Privacy concerns. These concerns have been raised over and over again. Yet when complaints surface about overuse of force or misconduct, it comes down to one person's word against another. The public seems to be overcoming this concern and realizing that the cameras keep the police, as well as the public, accountable for their actions. Cameras that record into a DVR for playback, rather than submit a live feed, combat these concerns we feel. It's not like Big Brother is watching our every move. Situations that need to be, are recorded and reviewed for helping in actual crime-related cases. Plus, officers cannot access the recordings of these most useful body worn video systems. Instead, the footage is automatically uploaded onto the main system, password-protected, and are unable to be edited after the fact. GPS tracking appears on all video as well, to show exact location and time of each incident.
Image Quality. Some departments that have tested certain brands of body worn video have discovered fuzzy low-light recording, unsteady footage when an officer is running, and even loss of an earpiece or uniform-clipped piece. For these reasons, and because exacting recordings are necessary in every environment, it is crucial that departments find the most reliable option. That is why the camera should be high-definition, equally good in day/night conditions and be securely fitted to the officer. This is when the headset type shows its value (as it is not as likely to become dislodged, like an ear- or a lapel-clipped camera). The best solutions also have a back-up camera in the unlikely event that the primary camera does become compromised. Again, expert developers with real police experience have produced the most effective, useful and reliable camera in the body-worn video market.
So while these concerns are valid - especially if police departments are using an inferior solution, most feel that the age of body worn video is among us, and is a necessary component of public - and police - safety. And departments are finding that the mere awareness of a body worn camera influences those around it, calming them down. And isn't that what we hope for in police work? But, when a calm day - or night - on the job, isn't on the docket, it's nice to know a reliable evidence gathering system exists, whatever the scene.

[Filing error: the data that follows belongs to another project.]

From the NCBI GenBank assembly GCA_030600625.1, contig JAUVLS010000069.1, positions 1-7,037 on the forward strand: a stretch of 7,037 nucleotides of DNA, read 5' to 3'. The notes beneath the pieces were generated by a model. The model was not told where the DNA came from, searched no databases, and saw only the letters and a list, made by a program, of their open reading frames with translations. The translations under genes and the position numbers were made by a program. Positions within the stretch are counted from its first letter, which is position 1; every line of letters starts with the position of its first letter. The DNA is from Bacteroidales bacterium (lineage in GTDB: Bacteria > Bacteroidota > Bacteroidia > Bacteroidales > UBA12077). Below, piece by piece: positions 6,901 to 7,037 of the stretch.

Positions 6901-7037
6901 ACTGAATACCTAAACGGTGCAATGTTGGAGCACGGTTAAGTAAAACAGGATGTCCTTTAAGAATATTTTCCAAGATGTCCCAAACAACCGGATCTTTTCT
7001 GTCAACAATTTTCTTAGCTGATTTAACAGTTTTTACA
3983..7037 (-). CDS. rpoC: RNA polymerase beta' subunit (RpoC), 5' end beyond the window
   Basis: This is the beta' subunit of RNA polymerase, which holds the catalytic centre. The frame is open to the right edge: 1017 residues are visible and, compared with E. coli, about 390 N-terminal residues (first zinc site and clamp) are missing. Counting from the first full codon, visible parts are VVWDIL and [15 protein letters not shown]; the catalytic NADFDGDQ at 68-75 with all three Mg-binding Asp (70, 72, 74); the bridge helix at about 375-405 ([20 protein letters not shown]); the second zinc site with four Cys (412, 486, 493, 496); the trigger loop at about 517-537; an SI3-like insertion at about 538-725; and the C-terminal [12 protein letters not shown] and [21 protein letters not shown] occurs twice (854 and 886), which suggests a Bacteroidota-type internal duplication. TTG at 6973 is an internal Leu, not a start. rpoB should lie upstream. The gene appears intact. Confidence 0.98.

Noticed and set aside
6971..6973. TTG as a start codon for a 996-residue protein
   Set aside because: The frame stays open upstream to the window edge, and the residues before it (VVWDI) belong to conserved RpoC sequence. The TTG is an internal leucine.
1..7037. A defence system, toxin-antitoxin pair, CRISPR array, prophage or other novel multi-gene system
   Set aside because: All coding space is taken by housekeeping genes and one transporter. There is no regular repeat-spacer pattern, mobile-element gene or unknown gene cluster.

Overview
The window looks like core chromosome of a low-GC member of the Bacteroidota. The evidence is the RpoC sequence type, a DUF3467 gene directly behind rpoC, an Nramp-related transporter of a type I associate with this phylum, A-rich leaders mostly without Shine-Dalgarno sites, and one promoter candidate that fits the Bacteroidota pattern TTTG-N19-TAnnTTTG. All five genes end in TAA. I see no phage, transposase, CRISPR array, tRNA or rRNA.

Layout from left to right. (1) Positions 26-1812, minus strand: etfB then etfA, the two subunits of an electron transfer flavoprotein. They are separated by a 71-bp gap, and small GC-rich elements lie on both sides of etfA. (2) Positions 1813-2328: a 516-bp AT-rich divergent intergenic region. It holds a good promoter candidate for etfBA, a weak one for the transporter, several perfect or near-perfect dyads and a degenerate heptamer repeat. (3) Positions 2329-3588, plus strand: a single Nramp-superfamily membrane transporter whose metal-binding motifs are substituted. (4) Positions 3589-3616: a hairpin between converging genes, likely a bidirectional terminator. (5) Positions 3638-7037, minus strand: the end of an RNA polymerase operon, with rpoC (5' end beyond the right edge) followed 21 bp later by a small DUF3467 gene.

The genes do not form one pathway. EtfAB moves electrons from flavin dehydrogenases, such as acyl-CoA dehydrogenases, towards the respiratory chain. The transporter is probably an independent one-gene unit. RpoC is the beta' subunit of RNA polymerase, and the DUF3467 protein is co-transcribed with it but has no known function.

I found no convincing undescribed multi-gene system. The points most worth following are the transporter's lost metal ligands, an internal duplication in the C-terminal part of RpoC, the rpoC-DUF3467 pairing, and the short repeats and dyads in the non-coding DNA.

Wednesday, January 26, 2011
Police officers across the state of Massachusetts will likely be getting standardized police badges this year. A bill has been proposed to supply police departments with high-tech badging identification to reduce the occurrence of police officer impersonations. At the end of 2010, the bill was passed by the Senate, and would make Massachusetts the first state nationwide to adopt such a practice.
It’s unusual that there hasn’t been movement toward this initiative prior to now. It seems like a no-brainer to want to easily identify police officers from those posing as one. If this standardization was around when I was a teenage driver, I doubt my parents would have felt the need to tell me over and over again to “never open the window” to a police officer in an unmarked car, if by chance they would pull me over. Instead, I was instructed to say through the glass, “I’ll follow you to the nearest police station.”
Luckily I never had to resort to that unorthodox approach, as I was a stellar teenage driver. Yet the upcoming generations could surely get some mileage out of this new system. And that’s just one example in a myriad of uses of how standardized ID badges would improve civilian relations and strengthen cooperation.
Much like the Massachusetts-issued driver license, all police ID badges will be uniform, stating who may carry them, how long they are valid, when the must be renewed, and what to do with them when they are no longer required (i.e. retirement, expiration).
The new statewide badges (that will be used at the state and local levels, as well as for the Transportation Police) will certainly make it easier for us to know who we are dealing with. However, there needs to be sufficient communication to the public about this new program, so that we know what to be looking for. It’s all well and good for the new cards to be issued, but how is the public to know what the card should in fact look like?